A drop in deliveries triggers another round of price wars in the Chinese EV market

Falling EV sales are leading Chinese car companies to resort to an oft-used tactic: price wars. Deliveries of electric cars in China have slowed at the start of this year compared to the final quarter of last year, with drops hitting brands like Nio, Li Auto, Xpeng and BYD.

EV giant BYD, a relentless discounter, cut the price of its cheapest car, the Seagull, by 5% on Wednesday. That follows the launch of BYD’s Yuan Plus crossover—known as the Atto 3 in overseas markets—with a starting price of 119,800 yuan ($16,643), 12% lower than its predecessor.

The Warren Buffett-backed BYD isn’t the only company resorting to discounts. Xpeng said Sunday that it will extend a 20,000 yuan ($2779) discount for its bestselling G6 SUV model till the end of March. Geely’s Zeekr 001 is also about 10% cheaper, with a starting price of 269,000 yuan ($37,371).

Tesla, which triggered last year’s fierce price wars in China, has also rolled out incentives for March. The U.S. carmaker is offering customers an insurance subsidy if they buy the company’s existing inventory of Model 3 and Model Y cars.

Even hybrid cars are getting discounts. BYD’s newest plug-in hybid model, the Qin Plus DM-I, is priced 20% below the previous version, at 79,800 yuan ($11,086).

SAIC-GM-Wuling, a joint venture including General Motors and two Chinese automakers, priced the Xingguan hybrid car at 99,800 yuan ($13,865) in February, below the 100,000 yuan threshold.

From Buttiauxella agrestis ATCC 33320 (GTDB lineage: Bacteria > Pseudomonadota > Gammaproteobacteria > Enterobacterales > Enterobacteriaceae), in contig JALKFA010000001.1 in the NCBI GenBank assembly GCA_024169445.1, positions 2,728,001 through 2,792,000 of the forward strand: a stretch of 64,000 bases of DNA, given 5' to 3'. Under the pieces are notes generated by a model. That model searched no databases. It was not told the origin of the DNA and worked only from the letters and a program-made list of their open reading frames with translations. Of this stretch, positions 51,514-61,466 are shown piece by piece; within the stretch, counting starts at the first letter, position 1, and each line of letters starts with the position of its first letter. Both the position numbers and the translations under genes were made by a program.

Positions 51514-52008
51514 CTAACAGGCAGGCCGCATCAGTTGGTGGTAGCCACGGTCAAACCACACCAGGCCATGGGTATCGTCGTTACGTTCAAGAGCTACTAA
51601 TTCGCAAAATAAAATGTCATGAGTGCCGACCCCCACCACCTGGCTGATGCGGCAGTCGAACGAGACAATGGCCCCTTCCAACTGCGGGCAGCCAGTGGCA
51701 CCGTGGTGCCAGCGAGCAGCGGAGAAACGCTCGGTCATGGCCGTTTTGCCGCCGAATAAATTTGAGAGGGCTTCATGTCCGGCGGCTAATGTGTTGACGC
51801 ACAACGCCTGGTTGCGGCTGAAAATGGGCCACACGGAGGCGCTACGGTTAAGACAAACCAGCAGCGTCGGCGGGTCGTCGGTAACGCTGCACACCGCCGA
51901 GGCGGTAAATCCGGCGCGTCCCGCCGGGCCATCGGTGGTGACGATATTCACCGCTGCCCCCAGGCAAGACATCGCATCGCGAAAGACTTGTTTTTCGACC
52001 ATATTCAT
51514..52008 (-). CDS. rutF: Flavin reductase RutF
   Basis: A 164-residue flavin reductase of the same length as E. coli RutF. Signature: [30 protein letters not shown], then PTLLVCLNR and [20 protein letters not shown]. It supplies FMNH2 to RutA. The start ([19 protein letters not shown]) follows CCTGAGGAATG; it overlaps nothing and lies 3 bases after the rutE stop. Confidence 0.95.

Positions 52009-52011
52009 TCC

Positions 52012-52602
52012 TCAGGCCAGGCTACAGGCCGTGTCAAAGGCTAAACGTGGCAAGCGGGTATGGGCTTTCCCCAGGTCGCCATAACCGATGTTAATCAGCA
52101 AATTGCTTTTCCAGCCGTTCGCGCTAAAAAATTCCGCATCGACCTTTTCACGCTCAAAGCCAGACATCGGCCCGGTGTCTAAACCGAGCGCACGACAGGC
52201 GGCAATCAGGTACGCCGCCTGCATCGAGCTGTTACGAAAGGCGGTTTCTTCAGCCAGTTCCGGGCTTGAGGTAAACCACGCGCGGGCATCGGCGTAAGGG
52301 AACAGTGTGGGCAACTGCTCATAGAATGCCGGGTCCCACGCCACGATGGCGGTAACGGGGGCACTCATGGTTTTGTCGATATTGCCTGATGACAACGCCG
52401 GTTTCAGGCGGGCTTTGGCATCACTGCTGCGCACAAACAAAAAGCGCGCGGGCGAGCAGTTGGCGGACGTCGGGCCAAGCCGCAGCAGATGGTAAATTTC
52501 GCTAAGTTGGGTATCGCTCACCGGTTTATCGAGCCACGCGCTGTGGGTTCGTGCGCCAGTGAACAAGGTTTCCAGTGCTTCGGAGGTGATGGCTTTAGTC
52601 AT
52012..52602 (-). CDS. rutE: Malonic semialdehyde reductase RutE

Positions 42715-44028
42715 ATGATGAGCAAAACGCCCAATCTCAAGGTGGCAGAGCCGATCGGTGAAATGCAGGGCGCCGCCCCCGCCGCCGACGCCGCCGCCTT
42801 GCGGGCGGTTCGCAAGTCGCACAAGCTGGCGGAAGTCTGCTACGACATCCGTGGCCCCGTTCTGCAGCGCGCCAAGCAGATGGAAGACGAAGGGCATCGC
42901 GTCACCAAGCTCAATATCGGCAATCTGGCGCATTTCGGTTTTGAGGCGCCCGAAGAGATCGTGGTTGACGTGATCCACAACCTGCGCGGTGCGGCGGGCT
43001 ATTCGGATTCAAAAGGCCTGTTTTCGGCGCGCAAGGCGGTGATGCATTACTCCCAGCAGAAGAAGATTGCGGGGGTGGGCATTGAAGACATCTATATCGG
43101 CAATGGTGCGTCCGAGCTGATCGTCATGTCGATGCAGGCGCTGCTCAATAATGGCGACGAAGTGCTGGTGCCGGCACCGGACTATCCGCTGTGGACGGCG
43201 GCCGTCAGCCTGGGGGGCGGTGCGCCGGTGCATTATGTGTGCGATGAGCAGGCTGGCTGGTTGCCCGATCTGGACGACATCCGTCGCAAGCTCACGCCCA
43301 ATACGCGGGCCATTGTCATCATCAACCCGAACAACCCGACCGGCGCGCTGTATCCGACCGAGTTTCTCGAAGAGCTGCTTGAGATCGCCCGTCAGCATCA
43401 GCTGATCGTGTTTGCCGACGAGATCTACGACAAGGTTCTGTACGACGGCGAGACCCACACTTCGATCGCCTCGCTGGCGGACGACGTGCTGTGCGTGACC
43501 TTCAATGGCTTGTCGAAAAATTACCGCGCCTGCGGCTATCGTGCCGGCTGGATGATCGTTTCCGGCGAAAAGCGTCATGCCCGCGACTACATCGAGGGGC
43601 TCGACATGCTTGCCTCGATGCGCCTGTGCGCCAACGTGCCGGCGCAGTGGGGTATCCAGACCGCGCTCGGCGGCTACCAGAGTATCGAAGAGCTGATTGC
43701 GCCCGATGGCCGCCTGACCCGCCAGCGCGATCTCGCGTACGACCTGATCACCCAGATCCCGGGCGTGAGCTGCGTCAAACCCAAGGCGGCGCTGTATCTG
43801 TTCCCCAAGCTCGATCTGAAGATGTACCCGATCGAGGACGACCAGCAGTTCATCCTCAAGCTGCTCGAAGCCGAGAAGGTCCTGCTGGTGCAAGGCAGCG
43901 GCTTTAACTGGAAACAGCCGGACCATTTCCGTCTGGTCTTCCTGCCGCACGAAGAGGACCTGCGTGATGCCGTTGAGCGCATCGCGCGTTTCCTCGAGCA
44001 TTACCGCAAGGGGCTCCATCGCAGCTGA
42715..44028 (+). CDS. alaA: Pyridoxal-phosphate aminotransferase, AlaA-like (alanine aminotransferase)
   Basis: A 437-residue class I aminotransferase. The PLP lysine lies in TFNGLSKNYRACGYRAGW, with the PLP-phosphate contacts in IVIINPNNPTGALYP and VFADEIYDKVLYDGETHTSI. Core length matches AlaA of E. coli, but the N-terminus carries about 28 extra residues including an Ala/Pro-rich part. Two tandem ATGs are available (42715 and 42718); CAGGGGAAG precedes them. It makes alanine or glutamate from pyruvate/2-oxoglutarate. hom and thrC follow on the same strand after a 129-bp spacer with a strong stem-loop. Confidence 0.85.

China has the world’s largest EV market; the sector is highly competitive due to the number of brands that operate in the country. Some EV makers have turned to price wars to increase sales. BYD’s aggressive discounts may have helped it unseat Tesla as the world’s biggest seller of battery electric vehicles.

But discounts may have an unintended effect on consumers, who are now holding off on purchases in hope of getting a further discount, according to the China Passenger Car Association.

Then there’s the possibility that after years of strong growth and investment, the Chinese EV market may now be producing more cars than could be sold domestically. Chinese carmakers are now looking overseas for growth opportunities, yet a flood of cheap Chinese EVs could trigger retaliation in markets like the U.S. and Europe. China, too, is warning of overcapacity in the domestic EV sector.

Bad news for Tesla

Tesla shares fell 2.3% in Wednesday trading after Morgan Stanley cut its price target for the EV maker, citing weakened demand for EVs in key markets like China.

“China EV market is over-supplied,” warned analyst Adam Jonas, according to Reuters. The analyst added that Tesla’s product lineup “may be the oldest of any major OEM (original equipment manufacturer), with nearly all of its lineup launched prior to COVID.”

Tesla is down 12.7% so far this week. On Monday, the China Passenger Car Association revealed that Tesla’s sales in China fell 19% year-on-year in February. Tesla sold 60,365 China-made vehicles last month, the lowest amount the company has sold in China since December 2022. The news spurred a drop in shares that knocked CEO Elon Musk from his position as the world’s richest person, according to Bloomberg estimates.

Musk is now in third place, behind LVMH CEO Bernard Arnault and Amazon founder Jeff Bezos.

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